“Really, the claims that were being made against me I just found to be ridiculous and a serious waste of my time because if I was so unprofessional like these claims have stated, then I would not have been accepted to the institution in the first place. And not only that, I would not have garnered several highly sought after internships, one of which being a really prestigious internship for nuclear pharmacy,” Diei said.
Greubel agreed that Diei’s personal opinions on trivial matters, such as music, do not affect her professional performance.
“From my perspective, especially in Kimberly’s case, there’s nothing unprofessional about what she did here,” Greubel said. “I would be perfectly comfortable with Kimberly being my pharmacist or going to Kimberly and having known that the person who’s giving me my pills posted, you know, their personal views on rap songs online, like I don’t care as a person thats interacting with a pharmacist.”
Ultimately, Dean Marie Chisholm-Burns of UTHSC made the decision to reverse Diei’s expulsion, but only after receiving a letter from FIRE.
However, Diei said that based on what she knows about UT’s decision making process, she doubts that the expulsion reversal was a result of the letter.
“I think ultimately (Chisholm-Burns) decided to reverse the decision to expel me simply because I think she could see past the differences in our opinions and recognize that I’m highly intelligent, and I’m qualified to move forward in this program, but that’s just my guess, but she has not specifically stated on what grounds she reversed the committee’s decision,” Diei said.
Although Diei was able to remain in classes throughout the entire expulsion ordeal, she still suffered. Diei already struggled with depression and anxiety prior to the situation, and the multiple hearings only exacerbated her mental health conditions.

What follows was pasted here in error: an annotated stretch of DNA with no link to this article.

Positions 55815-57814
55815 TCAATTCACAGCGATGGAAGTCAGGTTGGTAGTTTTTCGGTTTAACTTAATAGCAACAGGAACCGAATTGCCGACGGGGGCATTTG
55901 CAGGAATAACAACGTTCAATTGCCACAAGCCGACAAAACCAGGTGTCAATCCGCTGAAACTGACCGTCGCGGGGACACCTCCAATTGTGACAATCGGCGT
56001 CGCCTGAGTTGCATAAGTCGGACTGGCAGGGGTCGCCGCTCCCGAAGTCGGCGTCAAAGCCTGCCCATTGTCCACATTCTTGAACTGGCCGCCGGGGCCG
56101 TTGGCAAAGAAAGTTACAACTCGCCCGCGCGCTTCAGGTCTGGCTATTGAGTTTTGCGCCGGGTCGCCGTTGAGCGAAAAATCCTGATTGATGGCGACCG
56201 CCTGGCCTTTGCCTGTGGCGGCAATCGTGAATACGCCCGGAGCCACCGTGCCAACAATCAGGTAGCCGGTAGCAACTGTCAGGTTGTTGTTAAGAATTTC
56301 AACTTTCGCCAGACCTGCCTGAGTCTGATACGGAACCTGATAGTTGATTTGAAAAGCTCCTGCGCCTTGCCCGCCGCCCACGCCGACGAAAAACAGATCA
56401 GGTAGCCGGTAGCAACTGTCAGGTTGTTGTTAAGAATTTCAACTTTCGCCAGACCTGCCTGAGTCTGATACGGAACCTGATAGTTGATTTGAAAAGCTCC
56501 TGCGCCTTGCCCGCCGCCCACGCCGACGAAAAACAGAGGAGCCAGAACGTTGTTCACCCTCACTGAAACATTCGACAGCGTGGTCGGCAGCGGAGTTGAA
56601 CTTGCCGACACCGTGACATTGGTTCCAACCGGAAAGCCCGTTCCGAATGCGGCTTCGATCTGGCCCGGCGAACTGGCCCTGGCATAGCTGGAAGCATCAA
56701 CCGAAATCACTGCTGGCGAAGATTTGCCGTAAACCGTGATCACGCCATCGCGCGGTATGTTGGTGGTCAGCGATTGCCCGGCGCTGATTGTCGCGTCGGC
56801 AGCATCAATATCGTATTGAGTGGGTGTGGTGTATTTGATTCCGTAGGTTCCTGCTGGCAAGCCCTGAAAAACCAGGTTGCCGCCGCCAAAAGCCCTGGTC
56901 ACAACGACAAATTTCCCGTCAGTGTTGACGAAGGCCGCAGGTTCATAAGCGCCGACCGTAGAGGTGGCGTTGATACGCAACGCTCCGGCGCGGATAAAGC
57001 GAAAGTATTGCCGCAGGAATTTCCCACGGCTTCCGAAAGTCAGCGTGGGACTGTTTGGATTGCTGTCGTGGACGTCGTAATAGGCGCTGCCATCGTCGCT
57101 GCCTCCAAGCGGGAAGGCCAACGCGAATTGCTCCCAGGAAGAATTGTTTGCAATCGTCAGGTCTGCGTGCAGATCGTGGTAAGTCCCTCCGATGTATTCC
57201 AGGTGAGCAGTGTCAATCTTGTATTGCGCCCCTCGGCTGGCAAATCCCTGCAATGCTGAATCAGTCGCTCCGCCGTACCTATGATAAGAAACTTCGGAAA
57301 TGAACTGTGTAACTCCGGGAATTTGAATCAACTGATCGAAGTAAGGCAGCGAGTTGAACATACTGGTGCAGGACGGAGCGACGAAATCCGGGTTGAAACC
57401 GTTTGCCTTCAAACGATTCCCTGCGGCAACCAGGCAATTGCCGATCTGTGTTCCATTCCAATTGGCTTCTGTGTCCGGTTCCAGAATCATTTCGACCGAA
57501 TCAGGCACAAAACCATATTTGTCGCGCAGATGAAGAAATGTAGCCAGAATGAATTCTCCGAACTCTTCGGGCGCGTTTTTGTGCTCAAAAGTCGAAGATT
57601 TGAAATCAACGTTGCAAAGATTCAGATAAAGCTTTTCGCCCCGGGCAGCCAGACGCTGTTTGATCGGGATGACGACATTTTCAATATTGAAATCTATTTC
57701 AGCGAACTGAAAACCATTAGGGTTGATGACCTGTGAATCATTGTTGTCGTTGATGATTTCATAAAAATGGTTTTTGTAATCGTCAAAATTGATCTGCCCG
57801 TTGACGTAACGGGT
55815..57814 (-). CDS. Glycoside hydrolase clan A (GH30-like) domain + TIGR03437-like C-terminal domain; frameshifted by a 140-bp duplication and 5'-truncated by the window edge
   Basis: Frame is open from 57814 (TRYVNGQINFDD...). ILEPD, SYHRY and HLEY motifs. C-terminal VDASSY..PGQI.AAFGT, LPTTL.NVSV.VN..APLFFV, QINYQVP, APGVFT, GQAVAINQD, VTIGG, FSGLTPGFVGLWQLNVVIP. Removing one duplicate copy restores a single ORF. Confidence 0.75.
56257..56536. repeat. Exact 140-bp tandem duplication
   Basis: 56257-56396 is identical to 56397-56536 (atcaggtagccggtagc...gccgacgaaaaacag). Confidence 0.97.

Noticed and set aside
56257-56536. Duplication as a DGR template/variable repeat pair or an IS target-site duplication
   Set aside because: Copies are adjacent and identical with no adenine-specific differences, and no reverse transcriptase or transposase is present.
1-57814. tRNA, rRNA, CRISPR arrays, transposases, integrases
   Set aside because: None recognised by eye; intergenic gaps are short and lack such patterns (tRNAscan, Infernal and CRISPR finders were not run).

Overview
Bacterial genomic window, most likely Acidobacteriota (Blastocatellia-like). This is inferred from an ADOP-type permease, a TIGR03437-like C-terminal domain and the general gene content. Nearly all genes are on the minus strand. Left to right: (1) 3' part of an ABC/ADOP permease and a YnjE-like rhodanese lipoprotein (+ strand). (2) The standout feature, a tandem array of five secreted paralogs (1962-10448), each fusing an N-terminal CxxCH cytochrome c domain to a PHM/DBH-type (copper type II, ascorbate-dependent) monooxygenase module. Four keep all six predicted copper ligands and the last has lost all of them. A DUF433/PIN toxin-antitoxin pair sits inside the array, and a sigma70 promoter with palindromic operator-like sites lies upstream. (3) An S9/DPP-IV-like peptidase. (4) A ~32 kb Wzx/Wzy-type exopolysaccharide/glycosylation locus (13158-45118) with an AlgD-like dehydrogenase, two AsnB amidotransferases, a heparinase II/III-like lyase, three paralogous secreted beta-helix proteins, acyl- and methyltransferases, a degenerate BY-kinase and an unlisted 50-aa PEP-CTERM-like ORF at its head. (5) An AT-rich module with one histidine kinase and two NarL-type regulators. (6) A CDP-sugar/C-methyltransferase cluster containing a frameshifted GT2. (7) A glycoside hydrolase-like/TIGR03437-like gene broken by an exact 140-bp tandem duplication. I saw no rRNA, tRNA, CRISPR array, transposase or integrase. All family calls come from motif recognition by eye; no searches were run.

However, despite her enrollment being reinstated and her struggles with her mental health, Diei still made the decision to partner with FIRE and sue the university over the professionalism policies in order to ensure that other students do not endure the same experiences she has.
“There are days where it’s just extremely hard for me to get through, but I know that this fight is one that needs to be had and that seeking justice for myself would not only help me, but also others that have been silenced or wrongly dismissed for similar claims by their university, and so I understand the weight that this lawsuit has, and that’s really what keeps me going is because I just know how important it is to students everywhere, and I have to be the one to take that stand because there may not be anyone else who comes along who’s willing to do so,” Diei said.
Greubel added that this case, if ruled in favor of Diei, has the potential to set a new, widely followed precedent. Essentially, if the professionalism policy at UTHSC is found to be unconstitutional because it is too vague, other schools with similar policies may also begin adjusting their rules.
“This isn’t something that is just unique to Kimberly,” Greubel said. “It’s an example of a larger problem, and we’re hoping that we can get some good precedent on it. ... We need someone to step in and stop because if you don’t then these professionalism policies just sort of get turned into a broad ban upon things that administrators don’t like as opposed to a clear rule that everybody knows what violates it, what doesn’t violate it, so we thought that Kimberly’s case was a perfect example of a problem that we see across the country.”
Because Civil Courts often have more fickle timelines, Greubel is unsure when a ruling will be handed down for Diei’s case — it could be anywhere from six months to two years.
Whenever the outcome arrives, however, this case has the potential to seriously alter the way that schools are permitted to monitor their students’ free speech. Since the advent of social media, the Supreme Court has passed little precedent on schools and free speech, and most precedent on the subject was decided in the 1960s and 70s.
“In the next 10 years ... to 20 years, the way that the courts deal with online speech is going to have a dramatic impact on the way that student use the internet and the way that they are allowed to communicate online,” Greubel said.
UT does not comment on situations involving ongoing litigation. To keep up with Diei’s case, check out the FIRE website at thefire.org.